I saw early praise for this book on Bookstagram and want to thank every person who posted about it. Thank you for motivating me to read this book.
Scout, a 13-year-old girl and self-proclaimed outlaw, fights to protect her 5-year-old brother with the help of the chief of police, Walk. Walk is trying to heal from giving the testimony that put his best friend, Vincent, in prison. Now, thirty years later, Vincent is being released. And Duchess and Walk must face the trouble that comes with his return.
There are two kinds of families: the ones we are born into and the ones we create.
Walk has never left the coastal California town where he grew up. He may have become the chief of police, but he’s still trying to heal the old wound of having given the testimony that sent his best friend, Vincent King, to prison decades before. Now, thirty years later, Vincent is being released.
Duchess is a thirteen-year-old self-proclaimed outlaw. Her mother, Star, grew up with Walk and Vincent. Walk is in overdrive trying to protect them, but Vincent and Star seem bent on sliding deeper into self-destruction. Star always burned bright, but recently that light has dimmed, leaving Duchess to parent not only her mother but her five-year-old brother. At school the other kids make fun of Duchess―her clothes are torn, her hair a mess. But let them throw their sticks, because she’ll throw stones. Rules are for other people. She’s just trying to survive and keep her family together.
A fortysomething-year-old sheriff and a thirteen-year-old girl may not seem to have a lot in common. But they both have come to expect that people will disappoint you, loved ones will leave you, and if you open your heart it will be broken. So when trouble arrives with Vincent King, Walk and Duchess find they will be unable to do anything but usher it in, arms wide closed.
Chris Whitaker has written an extraordinary novel about people who deserve so much more than life serves them. At times devastating, with flashes of humor and hope throughout, it is ultimately an inspiring tale of how the human spirit prevails and how, in the end, love―in all its different guises―wins.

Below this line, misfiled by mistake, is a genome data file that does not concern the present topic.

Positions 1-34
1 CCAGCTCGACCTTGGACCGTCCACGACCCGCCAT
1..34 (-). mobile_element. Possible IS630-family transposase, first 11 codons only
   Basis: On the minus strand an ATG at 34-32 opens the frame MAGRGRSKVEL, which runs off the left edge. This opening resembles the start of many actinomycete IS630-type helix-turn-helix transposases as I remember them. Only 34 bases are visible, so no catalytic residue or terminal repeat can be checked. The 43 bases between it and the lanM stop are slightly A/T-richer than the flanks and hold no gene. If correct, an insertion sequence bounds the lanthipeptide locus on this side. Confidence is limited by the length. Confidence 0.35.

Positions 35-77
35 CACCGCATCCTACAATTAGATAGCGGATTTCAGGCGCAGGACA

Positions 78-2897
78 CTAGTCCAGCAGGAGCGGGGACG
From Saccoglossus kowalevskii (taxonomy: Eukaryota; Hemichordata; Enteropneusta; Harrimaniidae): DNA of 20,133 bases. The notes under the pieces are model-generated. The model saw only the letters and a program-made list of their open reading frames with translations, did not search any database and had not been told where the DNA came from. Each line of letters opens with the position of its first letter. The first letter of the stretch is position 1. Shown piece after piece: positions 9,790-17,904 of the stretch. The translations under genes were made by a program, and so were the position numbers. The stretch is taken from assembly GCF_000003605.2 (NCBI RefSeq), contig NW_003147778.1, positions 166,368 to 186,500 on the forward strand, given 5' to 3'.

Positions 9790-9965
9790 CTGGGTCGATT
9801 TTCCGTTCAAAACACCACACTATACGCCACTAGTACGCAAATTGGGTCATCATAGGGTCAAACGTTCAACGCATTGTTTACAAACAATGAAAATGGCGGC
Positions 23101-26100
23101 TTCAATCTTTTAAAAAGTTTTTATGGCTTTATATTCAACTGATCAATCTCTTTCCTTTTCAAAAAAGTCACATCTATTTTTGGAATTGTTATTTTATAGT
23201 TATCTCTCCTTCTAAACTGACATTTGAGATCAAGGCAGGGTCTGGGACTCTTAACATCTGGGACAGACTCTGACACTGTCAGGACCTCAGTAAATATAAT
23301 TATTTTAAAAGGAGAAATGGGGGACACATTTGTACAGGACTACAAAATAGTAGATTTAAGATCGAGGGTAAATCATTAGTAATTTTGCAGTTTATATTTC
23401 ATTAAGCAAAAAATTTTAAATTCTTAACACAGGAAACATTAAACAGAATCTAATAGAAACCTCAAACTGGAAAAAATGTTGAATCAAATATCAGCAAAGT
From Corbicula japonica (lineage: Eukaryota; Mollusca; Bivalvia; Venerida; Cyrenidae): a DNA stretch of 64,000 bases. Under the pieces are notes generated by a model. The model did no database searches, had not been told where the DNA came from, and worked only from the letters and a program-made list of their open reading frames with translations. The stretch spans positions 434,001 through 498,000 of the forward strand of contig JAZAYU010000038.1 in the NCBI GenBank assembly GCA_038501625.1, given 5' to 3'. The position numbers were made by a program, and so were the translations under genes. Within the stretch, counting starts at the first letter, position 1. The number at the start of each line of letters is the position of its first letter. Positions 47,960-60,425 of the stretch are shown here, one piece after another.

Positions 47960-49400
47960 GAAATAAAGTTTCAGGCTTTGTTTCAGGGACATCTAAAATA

We Begin at the End is a brilliant, intense, and beautifully written book with unforgettable characters. It is an epic story of murder, family, friendship, perseverance, and retribution in small town America. It will undoubtedly be one of my top books of the year.
We Begin at the End is a novel with an amazing, multi-layered, and intricate plot that is perfectly paced. There are turns you do not expect but will revel in. I do not know how you could possibly get through this book without crying. While reading it, you may lose your faith in humanity only for it later to be solidified and reassured. Whitaker’s hard-hitting storytelling will leave an indelible mark on you.
One of the highlights of the book is without a doubt the characters, who will stick with me for a very long time. It is hard to describe the journey they take you on, much less their complexity and growth. They exemplify so many aspects of the human condition and will lead you through loss, heartbreak, sacrifice, love, and compassion.
Overall, I loved this piece of literary crime fiction and cannot wait to read it again in the future. I highly recommend We Begin at the End to everyone, especially those that love authors such as Kristin Hannah and William Kent Krueger.
We Begin at the End
Mysteries & Thrillers
March 2, 2021
Gold Dagger for Best Crime Novel from the Crime Writers’ Association (UK)
Best International Crime Fiction from Australian Crime Writers Association